Germany plans to be GHG neutral by 2050, suggesting that the use of domestic and overseas project offsets will be part of the German approach. Canada’s emissions reduction goal is identical to that of President Obama; Canada usually attempts to match US action on climate.  It remains to be seen whether Canada will follow Trump’s lead or make its own decisions.

The four biggest GHG emitters in the world remain China, the USA, Russia and India.

China has carried on with its own efforts in its own way through the ups and downs of the COP negotiating process. It is committed to cutting its emissions per unit of GDP growth by 40-45% below 2005 level by 2020 and will in all likelihood stick to that pledge and extend it with an NDC regardless of what the USA does or does not do. It has devised its own CAT scheme, which will go live in 2017 and has made considerable progress towards controlling pollution in the major cities by command and control.

India has reaffirmed a voluntary goal of reducing the emissions intensity of its GDP by 20–25%, compared with 2005 levels by 2020 and is likely to produce an NDC based on increased use of renewable energy. India was criticised for hosting “easy” Kyoto projects to reduce the use of HFC gases, a very potent GHG with a global warming potential of >20,000 times that of carbon dioxide, with a view to earning project credits for sale to developed countries that could not meet their domestic caps. To me it made perfect sense for the Kyoto project mechanisms to pluck such low hanging fruit early in the process, but India received a lot of bad press for doing so. However HFCS are now, like the CFCs that attacked the ozone layer, simply outlawed by the Kigali Amendment to the Montreal Protocol and such projects will no longer be able to flood the market with cheap carbon offsets.

It hardly seems worth discussing Russia’s commitments to the global effort on mitigation of climate change because Vladimir Putin has made it abundantly clear that Russia will do whatever is in Russia’s best interests while he is still in office. For what it is worth Russia has indicated a willingness to limit GHGs in Russia to 70-75% of 1990 levels by the year 2030. In reality Russia was already at 70% of 1990 emissions at the start of the Kyoto Protocol in 2008 because of the collapse of the USSR.  So this is more of an indication that it will not grow to back to Soviet levels before 2030. Given sanctions and the otherwise parlous state of the Russian economy is unlikely to find this constraint onerous.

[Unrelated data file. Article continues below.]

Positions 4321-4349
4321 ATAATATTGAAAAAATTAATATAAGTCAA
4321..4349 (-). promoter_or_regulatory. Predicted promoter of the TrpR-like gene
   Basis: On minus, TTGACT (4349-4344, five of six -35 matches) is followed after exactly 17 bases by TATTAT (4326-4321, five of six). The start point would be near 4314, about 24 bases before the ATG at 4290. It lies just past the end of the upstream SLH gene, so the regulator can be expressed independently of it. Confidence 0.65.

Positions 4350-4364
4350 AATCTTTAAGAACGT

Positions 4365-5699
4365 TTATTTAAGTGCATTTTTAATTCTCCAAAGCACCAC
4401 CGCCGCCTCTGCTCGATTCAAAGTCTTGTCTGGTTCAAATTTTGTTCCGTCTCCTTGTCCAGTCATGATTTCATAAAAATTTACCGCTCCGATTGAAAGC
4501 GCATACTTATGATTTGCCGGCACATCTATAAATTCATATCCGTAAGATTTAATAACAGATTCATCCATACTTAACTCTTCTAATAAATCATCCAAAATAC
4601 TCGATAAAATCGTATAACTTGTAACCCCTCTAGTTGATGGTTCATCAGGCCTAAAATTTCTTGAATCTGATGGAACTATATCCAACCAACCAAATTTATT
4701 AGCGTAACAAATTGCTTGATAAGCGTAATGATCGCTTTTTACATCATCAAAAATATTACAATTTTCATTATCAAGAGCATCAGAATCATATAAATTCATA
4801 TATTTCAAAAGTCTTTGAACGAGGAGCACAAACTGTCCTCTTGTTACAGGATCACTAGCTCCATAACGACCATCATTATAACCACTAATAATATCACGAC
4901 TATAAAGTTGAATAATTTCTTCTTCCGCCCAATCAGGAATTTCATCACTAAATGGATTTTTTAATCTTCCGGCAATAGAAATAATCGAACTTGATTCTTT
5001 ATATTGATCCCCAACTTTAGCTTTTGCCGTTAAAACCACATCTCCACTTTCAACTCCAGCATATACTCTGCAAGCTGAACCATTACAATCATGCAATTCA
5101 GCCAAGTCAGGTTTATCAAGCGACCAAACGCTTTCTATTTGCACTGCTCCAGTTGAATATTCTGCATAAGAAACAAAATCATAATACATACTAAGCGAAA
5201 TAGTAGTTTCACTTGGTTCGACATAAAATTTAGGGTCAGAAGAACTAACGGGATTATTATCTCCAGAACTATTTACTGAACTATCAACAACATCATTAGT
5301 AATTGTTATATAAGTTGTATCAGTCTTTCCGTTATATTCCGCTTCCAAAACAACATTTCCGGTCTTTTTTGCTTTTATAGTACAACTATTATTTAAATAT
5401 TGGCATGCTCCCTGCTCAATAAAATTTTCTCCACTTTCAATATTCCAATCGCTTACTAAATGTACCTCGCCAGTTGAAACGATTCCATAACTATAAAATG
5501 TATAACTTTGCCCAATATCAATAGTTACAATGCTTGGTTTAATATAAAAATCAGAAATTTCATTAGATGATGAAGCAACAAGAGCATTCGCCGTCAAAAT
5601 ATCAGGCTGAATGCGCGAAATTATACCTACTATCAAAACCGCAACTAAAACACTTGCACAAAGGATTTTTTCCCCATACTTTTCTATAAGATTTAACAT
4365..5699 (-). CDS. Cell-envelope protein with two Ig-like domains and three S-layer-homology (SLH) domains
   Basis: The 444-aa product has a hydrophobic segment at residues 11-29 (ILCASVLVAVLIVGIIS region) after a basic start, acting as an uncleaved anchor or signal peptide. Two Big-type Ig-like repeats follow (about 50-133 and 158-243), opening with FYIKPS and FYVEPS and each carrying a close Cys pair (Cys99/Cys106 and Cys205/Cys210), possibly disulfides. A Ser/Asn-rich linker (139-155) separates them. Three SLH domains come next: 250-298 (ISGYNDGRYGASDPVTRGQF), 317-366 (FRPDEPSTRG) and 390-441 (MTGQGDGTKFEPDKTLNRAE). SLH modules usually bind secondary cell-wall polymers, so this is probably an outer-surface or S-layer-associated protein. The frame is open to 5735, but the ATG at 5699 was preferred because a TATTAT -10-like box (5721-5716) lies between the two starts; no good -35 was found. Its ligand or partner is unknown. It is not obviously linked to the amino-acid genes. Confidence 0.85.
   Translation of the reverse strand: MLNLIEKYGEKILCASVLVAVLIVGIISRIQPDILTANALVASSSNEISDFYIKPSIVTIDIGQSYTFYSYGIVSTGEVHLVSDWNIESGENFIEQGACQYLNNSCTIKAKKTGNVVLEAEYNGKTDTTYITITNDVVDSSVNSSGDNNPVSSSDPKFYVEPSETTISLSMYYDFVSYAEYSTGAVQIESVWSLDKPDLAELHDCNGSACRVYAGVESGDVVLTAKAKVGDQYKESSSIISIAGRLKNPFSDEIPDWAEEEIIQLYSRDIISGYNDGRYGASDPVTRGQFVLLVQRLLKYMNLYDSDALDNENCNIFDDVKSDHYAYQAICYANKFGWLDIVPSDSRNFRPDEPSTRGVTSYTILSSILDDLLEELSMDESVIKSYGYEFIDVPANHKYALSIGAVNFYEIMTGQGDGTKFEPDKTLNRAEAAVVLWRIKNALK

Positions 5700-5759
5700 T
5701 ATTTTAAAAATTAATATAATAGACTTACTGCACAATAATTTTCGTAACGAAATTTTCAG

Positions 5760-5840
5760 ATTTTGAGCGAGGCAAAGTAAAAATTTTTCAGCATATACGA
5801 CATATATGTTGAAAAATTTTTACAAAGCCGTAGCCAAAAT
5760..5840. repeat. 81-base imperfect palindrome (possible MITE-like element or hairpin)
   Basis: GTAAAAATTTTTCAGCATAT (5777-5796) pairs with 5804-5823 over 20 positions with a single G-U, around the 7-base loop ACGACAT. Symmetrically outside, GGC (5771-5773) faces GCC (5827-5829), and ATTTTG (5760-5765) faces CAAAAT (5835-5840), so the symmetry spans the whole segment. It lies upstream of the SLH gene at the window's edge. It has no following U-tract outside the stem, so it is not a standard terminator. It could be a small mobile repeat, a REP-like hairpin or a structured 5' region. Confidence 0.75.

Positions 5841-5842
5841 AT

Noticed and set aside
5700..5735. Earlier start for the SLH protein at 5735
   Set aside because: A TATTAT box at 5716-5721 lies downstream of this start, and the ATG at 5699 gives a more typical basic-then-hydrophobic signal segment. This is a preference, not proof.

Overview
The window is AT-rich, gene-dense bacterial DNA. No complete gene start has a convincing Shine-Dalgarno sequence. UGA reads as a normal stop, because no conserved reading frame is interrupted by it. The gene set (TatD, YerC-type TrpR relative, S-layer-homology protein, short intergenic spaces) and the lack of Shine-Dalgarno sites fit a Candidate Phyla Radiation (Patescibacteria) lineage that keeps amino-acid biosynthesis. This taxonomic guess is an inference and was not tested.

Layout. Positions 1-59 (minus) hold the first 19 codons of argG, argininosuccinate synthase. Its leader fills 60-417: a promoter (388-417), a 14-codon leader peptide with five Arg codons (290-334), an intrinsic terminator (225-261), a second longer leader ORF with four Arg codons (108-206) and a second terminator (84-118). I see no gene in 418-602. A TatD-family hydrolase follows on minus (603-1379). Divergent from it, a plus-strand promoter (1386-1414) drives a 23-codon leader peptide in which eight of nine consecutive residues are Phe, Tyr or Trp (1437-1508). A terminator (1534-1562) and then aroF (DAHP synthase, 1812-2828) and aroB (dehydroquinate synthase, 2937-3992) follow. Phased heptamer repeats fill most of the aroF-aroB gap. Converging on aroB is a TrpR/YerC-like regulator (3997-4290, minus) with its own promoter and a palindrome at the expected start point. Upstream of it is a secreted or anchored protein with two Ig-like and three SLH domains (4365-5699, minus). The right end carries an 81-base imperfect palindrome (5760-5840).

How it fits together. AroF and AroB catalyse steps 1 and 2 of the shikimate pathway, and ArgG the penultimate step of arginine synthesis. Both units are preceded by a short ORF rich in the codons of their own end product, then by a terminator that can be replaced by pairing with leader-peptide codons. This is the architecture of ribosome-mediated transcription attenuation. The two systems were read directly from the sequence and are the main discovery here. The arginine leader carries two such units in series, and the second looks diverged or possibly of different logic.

Ominously Russia has also indicated that it will take “maximum possible account of absorbing capacity of forests”: measuring emissions from land use, land use change and forestry (LULUCF) is probably the least certain of the areas of measurement, reporting and verification (MRV) of GHG emissions. Russia has a whole lot of forest. This bodes ill for Russia’s ability to cheat in the future.

A commitment was made to finalise a Paris rulebook by 2018 putting flesh on the bones of NDCs. This will take what has only been rhetoric so far  and determine what will and will not be accepted as concrete action by the body of CMA1.

On the financial side, the outcome of the COP can be summarised as follows:

  • Increased financial flows from developed to developing countries were noted by the Standing Committee on Finance (SCF).
  • The Adaptation Fund established in 2001 to help developing countries cope with global warming was put at the disposal of the Paris Agreement.
  • The pledge by developed countries to provide to US$100 billion annually by 2020 was reaffirmed.
  • The Secretariat was asked to collate and publish progress on the promises made by
  • developed country parties to increase climate finance from 2014 to 2020.
  • Long term climate finance will be discussed in workshops at the 2017 and 2018 COPs.

 

A Noisy Spring

It is easy to get discouraged by the slow progress of climate negotiations, particularly if you have bought into the scientific arguments and would prefer to halt or reverse economic progress, including in developing countries, rather than endanger the planet.  I am personally with India in its view that poverty is the worst pollutant.

Nevertheless the progress that has been made since I first read “A Silent Spring” back in the 1960s, when dumping effluent in rivers and at sea was common, is phenomenal. It would be very unusual now to contemplate any project without first running an environmental impact analysis and putting MRV procedures in place. The Kyoto Protocol for all its faults taught us how to measure the emissions problem and to devise methodologies that achieve the same growth outcome in a cleaner and greener way.

The clamour of emails hitting my inbox on a daily basis promoting renewable energy and sustainable techniques of producing goods and services is deafening.

I am encouraged that the Paris Agreement has set us on the right path and that the NDC concept avoids any unrealistic attempts to force countries to accept burdens that their electorate would simply frustrate.

There is hope for us yet!